Thoughtful, honest, revealing and warm, Option B weaves Sandberg’s experiences coping with adversity with new findings from Adam Grant and other social scientists. The book features stories of people who recovered from personal and professional hardship, including illness, injury, divorce, job loss, sexual assault and imprisonment. These people did more than recover – many of them became stronger.
Option B offers compelling insights for dealing with hardships in our own lives and helping others in crisis. It turns out that post-traumatic growth is common – even after the most devastating experiences many people don’t just bounce back but actually bounce forward. And pre-traumatic growth is also possible: people can build resilience even if they have not experienced tragedy. Sandberg and Grant explore how we can raise strong children, create resilient communities and workplaces, and find meaning, love and joy in our lives.
“Dave’s death changed me in very profound ways,” Sandberg writes. “I learned about the depths of sadness and the brutality of loss. But I also learned that when life sucks you under, you can kick against the bottom, break the surface and breathe again.”
The newest installment in the New York Times #1 bestselling companion series to the Fox historical docudrama, Bill O’Reilly’s Legends and Lies; The Civil War is a pulse-quickening account of the deadliest war in American history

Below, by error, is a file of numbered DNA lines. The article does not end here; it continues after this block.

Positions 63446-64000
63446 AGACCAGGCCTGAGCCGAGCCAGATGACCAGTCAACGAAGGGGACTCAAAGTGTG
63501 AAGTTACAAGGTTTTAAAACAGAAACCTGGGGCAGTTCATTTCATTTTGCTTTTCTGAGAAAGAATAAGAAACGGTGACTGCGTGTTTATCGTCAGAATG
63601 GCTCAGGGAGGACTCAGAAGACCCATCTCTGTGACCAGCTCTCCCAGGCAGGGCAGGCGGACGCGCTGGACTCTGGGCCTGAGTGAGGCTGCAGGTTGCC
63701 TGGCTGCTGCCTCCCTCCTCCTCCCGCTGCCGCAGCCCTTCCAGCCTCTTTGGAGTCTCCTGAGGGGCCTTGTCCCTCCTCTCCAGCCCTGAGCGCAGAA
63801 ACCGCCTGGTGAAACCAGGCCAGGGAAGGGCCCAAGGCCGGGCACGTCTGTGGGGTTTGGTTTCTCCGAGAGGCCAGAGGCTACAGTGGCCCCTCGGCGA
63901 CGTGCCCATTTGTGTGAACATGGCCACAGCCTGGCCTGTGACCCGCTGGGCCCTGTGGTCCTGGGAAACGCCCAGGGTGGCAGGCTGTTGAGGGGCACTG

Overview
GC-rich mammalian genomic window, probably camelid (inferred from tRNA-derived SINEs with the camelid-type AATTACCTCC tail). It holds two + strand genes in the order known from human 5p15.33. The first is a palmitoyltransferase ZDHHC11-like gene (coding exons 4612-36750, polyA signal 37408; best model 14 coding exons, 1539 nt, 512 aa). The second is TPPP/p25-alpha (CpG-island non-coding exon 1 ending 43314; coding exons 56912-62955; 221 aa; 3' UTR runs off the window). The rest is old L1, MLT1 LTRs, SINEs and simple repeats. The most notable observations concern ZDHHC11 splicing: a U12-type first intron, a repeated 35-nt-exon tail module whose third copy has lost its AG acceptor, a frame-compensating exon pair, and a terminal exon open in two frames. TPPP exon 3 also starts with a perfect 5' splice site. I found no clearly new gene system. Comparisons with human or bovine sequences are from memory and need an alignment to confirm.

From the birth of the Republican Party to the Confederacy’s first convention, the Underground Railroad to the Emancipation Proclamation, the Battle of Gettysburg to the assassination of Abraham Lincoln, Bill O’Reilly’s Legends and Lies: The Civil War reveals the amazing and often little known stories behind the battle lines of America’s bloodiest war and debunks the myths that surround its greatest figures, including Harriet Tubman, Abraham Lincoln, General Robert E. Lee, Frederick Douglass, Stonewall Jackson, John Singleton Mosby, Ulysses S. Grant, Jefferson Davis, John Wilkes Booth, William Tecumseh Sherman, and more. An epic struggle between the past and future, the Civil War sought to fulfill the promise that “all men are created equal.” It freed an enslaved race, decimated a generation of young men, ushered in a new era of brutality in war, and created modern America. Featuring archival images, eyewitness accounts, and beautiful artwork that further brings the history to life, The Civil War is the action-packed and ultimate follow-up to the #1 bestsellers The Patriots and The Real West.
For over a century, we’ve accepted the scientific consensus that cancer results from genetic disease due to chromosomal damage in cell nuclei. But what if cancer isn’t a genetic disease after all? What if scientists are chasing a flawed paradigm, and cancer isn’t a disease of damaged DNA but rather of defective metabolism as a result of mitochondrial dysfunction? What if that startling truth could revolutionize our understanding of other diseases as well – and show us a radical new path to optimal health?
In this groundbreaking guide, the first of its kind, New York Times best-selling author and leading natural-health practitioner Joseph Mercola explains how nearly all disease is caused by defective metabolic processes. Then he reveals what’s really causing your metabolism to go haywire: damage and dysfunction in the mitochondria, thousands of which are at work in nearly every cell in your body, generating 90 percent of the energy you need to stay alive and well. When mitochondria become damaged in large numbers, it is impossible to stay healthy.